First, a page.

Appearing in historical records as Cartusegrenden in 1518, norra cartuse grenden in 1526, chartuser gränden in 1625, Norra Dryks gr[änd] in 1733, and Dryks-Gränden in 1740, its original name is derived from the Carthusian Order which owned a building in the alley. While this order, founded in the French valley Chartreuse in 1084 and introduced in Sweden by a royal land donation at Gripsholm in 1490, is known as one of the strictest of the Catholic Church, it was however thrown out of the kingdom by King Gustav Vasa in the 1520s together with many other abbeys, and it is since mostly remembered for the liqueur, Chartreuse, produced by the monks in France.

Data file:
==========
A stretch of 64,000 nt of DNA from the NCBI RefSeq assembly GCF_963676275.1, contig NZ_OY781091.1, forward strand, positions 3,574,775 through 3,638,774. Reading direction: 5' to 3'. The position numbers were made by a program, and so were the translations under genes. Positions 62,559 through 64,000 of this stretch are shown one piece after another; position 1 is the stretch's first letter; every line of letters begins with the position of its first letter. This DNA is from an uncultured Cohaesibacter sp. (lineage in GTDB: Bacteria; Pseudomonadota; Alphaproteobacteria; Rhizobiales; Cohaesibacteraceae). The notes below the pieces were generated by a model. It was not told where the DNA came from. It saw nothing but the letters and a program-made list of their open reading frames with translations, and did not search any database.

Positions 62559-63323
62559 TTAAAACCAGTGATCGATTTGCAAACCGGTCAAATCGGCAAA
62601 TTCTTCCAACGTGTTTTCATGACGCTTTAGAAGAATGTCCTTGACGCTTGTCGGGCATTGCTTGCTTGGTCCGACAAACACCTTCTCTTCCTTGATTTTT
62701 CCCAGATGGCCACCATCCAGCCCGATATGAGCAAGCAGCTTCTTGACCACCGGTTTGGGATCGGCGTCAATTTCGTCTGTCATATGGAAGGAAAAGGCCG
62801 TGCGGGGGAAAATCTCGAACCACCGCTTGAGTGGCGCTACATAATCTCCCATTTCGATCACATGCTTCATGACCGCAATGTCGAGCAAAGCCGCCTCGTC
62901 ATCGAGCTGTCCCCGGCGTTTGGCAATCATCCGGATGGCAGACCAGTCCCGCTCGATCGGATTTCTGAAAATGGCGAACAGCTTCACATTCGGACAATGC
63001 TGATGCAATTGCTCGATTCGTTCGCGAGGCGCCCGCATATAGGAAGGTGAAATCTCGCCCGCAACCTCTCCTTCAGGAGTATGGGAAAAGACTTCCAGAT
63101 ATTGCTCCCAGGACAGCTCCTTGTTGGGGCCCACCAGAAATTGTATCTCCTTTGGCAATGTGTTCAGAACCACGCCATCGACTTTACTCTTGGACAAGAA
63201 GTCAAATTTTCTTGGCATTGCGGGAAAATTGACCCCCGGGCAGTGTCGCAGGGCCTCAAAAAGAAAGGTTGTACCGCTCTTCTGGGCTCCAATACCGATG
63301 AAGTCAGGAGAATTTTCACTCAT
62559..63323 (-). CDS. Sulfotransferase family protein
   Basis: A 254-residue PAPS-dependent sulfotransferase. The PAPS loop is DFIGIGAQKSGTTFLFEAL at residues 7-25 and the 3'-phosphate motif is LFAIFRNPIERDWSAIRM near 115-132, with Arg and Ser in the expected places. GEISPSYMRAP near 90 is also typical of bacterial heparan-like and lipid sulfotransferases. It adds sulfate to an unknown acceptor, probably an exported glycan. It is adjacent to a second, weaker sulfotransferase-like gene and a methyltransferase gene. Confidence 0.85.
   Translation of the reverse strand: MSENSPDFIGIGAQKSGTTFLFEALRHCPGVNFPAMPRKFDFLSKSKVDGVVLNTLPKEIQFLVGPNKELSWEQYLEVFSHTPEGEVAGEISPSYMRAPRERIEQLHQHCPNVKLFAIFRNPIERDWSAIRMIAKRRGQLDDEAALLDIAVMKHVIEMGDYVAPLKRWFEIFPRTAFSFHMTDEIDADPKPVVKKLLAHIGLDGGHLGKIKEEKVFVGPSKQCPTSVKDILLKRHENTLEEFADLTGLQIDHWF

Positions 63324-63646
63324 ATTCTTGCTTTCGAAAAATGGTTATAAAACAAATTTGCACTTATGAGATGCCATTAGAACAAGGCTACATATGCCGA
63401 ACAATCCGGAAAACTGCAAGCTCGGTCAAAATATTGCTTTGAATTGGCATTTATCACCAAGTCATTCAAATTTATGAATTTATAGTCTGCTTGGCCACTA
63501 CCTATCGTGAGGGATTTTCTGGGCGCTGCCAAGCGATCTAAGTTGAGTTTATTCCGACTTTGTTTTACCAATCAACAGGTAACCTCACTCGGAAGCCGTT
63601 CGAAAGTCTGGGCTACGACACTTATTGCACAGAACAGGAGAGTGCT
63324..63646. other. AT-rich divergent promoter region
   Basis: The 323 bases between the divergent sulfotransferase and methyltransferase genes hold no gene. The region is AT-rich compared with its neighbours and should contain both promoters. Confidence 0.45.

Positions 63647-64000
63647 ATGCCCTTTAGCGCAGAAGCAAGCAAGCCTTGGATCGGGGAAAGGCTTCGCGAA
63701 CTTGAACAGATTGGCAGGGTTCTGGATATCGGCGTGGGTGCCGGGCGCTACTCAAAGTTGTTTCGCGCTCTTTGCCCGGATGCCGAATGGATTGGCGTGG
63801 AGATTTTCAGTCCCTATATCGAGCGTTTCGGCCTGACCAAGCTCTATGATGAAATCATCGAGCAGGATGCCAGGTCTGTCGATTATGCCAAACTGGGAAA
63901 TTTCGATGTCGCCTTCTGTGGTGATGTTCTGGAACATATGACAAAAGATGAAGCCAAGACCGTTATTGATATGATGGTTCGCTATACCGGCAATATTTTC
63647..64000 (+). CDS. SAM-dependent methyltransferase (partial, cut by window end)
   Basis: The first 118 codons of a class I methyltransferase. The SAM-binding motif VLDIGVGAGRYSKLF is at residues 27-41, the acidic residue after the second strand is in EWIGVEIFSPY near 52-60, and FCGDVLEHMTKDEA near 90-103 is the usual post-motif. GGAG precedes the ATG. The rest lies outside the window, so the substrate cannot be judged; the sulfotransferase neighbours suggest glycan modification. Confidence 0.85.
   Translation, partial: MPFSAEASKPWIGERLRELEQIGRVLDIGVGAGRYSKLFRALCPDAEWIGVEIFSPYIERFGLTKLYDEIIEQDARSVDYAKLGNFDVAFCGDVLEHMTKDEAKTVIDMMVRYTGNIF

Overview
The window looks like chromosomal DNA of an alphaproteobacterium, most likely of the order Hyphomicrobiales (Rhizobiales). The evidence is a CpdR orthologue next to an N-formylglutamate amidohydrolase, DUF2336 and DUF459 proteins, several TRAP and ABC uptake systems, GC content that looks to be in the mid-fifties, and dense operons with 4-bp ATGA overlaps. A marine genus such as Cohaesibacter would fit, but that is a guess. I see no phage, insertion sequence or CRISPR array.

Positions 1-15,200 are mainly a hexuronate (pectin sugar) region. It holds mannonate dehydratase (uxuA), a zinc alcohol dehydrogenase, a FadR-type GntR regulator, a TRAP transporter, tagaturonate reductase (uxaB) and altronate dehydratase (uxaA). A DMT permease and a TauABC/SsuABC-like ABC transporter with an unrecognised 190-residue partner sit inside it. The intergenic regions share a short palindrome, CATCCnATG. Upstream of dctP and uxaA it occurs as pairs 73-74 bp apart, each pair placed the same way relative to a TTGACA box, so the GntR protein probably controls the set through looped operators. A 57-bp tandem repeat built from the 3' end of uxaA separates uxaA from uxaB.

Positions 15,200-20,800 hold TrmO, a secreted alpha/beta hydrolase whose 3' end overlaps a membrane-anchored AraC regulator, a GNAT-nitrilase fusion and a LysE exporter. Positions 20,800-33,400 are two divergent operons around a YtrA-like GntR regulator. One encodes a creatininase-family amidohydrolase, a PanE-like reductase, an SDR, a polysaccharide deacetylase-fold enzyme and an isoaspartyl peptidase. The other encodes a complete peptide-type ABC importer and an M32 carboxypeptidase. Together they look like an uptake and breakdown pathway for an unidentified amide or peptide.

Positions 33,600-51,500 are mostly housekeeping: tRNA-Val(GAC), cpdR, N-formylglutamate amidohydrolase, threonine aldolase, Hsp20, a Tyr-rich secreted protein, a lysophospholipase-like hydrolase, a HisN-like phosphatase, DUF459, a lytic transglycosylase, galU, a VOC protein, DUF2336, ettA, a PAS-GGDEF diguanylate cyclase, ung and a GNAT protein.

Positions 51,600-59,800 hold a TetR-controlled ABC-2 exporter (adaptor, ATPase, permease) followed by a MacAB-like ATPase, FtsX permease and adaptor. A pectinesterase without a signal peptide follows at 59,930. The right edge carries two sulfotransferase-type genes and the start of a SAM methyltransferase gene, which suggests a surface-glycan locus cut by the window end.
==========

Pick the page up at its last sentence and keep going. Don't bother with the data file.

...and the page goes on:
While the reason for the present name is unknown, the description of a homicide in the eastern end of the alley in 1622 gives an idea of the reputation it must have had. Arguably, it have been suggested the current name was a jocular corruption of the name of the innkeeper Jochum Fryck (-1714). As it seem however, the present name was not used in the 17th century, and the man in question was at his death associated with a tavern on Södermalm.